On Narrative and Spring

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April 17, 2017 by The Citron Review


Sometimes, we get an appetite for narrative. Of course, narrative remains popular among the kinds of poems we publish, but there is no blueprint for a Citron poem. Sometimes our acceptances are quirky, contemporary; some acceptances use ekphrasis for inspiration. Some pay homage to form. Some are syntactically vibrant on the page. Sometimes, what we’ve accepted (in preparation for the next issue) alerts us to consider an informal theme, which is unplanned. All poems contain tension. We are grateful for each submission we receive.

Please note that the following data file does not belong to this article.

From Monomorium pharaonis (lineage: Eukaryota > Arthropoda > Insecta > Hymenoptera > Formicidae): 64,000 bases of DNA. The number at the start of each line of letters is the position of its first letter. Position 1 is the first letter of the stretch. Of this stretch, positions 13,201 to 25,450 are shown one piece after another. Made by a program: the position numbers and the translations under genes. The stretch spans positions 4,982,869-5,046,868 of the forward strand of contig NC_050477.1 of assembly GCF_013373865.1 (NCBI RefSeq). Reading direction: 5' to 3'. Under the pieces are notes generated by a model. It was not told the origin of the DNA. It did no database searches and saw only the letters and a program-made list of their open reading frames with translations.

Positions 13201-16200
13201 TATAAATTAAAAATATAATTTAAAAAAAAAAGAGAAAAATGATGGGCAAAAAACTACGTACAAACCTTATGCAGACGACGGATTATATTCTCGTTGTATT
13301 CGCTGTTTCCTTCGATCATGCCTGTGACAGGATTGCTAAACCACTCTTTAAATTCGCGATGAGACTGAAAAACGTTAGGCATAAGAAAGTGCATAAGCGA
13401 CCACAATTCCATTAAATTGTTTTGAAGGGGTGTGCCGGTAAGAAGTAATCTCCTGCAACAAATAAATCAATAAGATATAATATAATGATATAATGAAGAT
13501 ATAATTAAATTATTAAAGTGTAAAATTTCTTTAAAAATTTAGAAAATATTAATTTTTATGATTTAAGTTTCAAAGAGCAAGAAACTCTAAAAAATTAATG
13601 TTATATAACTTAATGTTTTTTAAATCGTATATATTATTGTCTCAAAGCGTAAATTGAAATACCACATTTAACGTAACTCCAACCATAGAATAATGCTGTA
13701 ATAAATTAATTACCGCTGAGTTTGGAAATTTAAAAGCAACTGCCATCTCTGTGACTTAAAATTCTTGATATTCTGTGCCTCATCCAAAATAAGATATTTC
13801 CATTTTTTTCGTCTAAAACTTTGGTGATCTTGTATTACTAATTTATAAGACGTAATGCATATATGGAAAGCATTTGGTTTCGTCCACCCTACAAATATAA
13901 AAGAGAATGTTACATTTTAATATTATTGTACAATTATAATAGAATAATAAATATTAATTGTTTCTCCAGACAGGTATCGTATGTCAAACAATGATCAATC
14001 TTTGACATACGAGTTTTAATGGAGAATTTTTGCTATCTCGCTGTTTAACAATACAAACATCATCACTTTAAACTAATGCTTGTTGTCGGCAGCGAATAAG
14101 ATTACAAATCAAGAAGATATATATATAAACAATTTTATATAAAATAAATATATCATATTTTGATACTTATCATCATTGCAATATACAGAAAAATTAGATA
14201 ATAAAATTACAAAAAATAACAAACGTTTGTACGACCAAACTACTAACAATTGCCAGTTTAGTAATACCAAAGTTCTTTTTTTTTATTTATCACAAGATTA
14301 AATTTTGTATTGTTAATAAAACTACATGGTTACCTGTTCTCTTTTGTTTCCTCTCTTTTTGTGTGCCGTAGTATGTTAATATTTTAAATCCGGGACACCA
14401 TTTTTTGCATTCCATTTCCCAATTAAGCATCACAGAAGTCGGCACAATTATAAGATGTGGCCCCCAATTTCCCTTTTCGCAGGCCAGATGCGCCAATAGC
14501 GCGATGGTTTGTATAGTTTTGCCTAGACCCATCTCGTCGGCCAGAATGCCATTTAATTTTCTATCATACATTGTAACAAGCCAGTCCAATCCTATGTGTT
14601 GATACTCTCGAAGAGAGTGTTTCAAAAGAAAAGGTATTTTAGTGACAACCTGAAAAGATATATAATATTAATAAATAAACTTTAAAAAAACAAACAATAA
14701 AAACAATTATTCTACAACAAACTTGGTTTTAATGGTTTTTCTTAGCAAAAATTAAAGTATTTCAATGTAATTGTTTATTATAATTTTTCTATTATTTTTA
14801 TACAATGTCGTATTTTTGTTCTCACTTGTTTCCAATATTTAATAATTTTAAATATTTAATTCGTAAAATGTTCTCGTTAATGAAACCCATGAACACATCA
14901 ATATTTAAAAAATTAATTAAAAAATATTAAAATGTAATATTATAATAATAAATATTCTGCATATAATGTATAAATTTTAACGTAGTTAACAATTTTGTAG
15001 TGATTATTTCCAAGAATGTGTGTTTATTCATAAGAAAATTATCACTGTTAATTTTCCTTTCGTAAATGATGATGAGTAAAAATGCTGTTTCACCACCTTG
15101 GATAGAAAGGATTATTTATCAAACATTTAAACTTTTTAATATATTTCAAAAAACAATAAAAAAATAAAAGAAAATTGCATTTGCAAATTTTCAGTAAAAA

The Spring 2017 poems do narrative well. They capture people you have never met and never will and make you care about them. Like a pristine photograph, they slice off a piece of time, taking you to Weston, Massachusetts or Havana, Cuba in these poems — keeping you in someone’s bedroom or the woods in others. These poems made us care. These poems made us reflect on our lives and consider changes. A few words come to mind as I review our picks: prison, clearing, wistful, finally, syncopation, contentment, elusive, and continuum.

The poets, Sergio Ortiz, Maria Terrone, Jennifer Van Alstyne, and Bruce Isaacson, have earned the right to tell their stories without my prefacing their work. We hope that you will read their poems and other creative selections in this issue. We hope that your spring is bursting with stories.

Sincerely,

Eric Steineger
Senior Poetry Editor, The Citron Review

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